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How Sexy Is Your Bible?

   March 11th, 2010

Princess Bible book coverHere's another one of those coincidences with the same topic popping up in different contexts throughout the day.

On my way in to work one day last week, I heard a story on the radio (via the BBC) talking about how children are becoming more sexualized. I wouldn't have thought this was possible, but the report described how, for decades, society has told little girls that they need to be thin and pretty. But recently, society has ramped up this message, telling them they need to be thin and pretty and sexually-attractive to boys. It seemed to say that now it's not just about looks, but that sex appeal is also required.

Later at work, our Teen Librarian asked me if I'd heard of a "princess bible." I hadn't, so I looked it up, and sure enough they are for sale. Our reactions were the same, and echoed the point of the radio show earlier: isn't this an odd mixture of religion and sassy sexy self-image?

Not necessarily, of course, because I know my niece likes Disney princesses, and that is totally innocent. Perhaps I'm just being over-sensitive on the little girl sex angle. Maybe it's just the marketing gimmicky feel of it I don't like - it seems akin to using a cartoon camel to peddle cigarette to children. I guess I just question what this princess message is trying to appeal to in young girls - and whether that should be necessary to sell Bibles. It seems a bit at odds with the pious modesty of Christianity.

Interestingly, this book appears in WorldCat.

And just for a counter-point, BoingBoing reports that Campus atheists offer free porn in exchange for Bibles. I guess there's more than one way to connect religion and sex.

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4 Responses to “How Sexy Is Your Bible?”

  1. laura k Says:

    The oversexualization of young girls is definitely an increasing thing in our culture right now, and while the Princess Bible might be tied into that in some way, I do get the same impression you do, that the “princess” trend is a lot more innocent. The Princess Bible, to me, speaks to a different weird cultural trend: the commercialization of Christianity. That isn’t really new, but it certainly has taken off in a major way in the last 15-20 years. There’s a great book called “American Jesus” that touches on the topic.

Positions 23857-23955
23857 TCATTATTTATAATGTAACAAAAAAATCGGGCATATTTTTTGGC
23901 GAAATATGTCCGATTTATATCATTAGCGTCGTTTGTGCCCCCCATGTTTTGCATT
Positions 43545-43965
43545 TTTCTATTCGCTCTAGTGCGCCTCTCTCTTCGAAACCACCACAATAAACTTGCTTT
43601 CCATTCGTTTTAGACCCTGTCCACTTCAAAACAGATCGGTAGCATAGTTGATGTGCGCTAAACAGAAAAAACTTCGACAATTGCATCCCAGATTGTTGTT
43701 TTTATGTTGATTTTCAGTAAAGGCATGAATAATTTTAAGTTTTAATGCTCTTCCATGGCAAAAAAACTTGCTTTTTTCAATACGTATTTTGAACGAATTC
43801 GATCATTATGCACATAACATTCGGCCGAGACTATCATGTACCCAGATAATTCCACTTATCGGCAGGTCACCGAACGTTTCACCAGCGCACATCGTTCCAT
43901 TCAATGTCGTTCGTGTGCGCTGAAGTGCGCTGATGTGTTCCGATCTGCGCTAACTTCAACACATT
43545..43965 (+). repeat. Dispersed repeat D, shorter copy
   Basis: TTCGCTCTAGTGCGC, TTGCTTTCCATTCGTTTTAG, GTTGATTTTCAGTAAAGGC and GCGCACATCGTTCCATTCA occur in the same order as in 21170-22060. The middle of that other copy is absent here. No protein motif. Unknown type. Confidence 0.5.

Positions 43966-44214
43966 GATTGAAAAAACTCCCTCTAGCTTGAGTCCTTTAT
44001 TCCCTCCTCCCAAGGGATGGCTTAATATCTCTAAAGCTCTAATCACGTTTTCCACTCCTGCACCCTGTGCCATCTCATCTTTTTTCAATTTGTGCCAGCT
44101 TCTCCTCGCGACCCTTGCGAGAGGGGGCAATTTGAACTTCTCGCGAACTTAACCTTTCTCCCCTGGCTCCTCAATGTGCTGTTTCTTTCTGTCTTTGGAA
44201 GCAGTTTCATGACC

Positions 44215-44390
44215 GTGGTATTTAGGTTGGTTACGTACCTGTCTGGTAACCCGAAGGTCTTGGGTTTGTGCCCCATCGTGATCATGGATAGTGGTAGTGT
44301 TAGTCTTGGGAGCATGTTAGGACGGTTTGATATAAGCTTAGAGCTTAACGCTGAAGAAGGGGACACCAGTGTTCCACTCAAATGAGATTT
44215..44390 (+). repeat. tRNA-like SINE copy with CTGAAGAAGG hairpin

Whatever it means, it’s totally weird. But then again, I got a Precious Moments bible for my first communion 20 years ago. (It was hideous.) So yeah, I guess it’s not that new?

  2. KathyS Says:

    I don’t see the princess phenomena as a sexualization. I see it more innocently as girls liking sparkly things. But having said that, I agree w/ Laura K in that The Princess Bible is a commercialization of Christianity. It’s all marketing.

  3. Steve Says:

    I agree with Laura K – as someone who takes the Bible quite seriously, the fact that we as Americans buy any other Bible besides the alternate translations (a product of scholarship, not commercialization) means something is amiss. Come on, now. The Bible’s not so boring that it requires being “sexy” to sell.

  4. JaxRolo Says:

    Teens are not like the teens of the past. Each generation is different in their own way. I do not think is for the better but as parents that is our own fault. We seem to be afraid of the government and getting thrown in jail for child abuse if we spank our kids. Sad!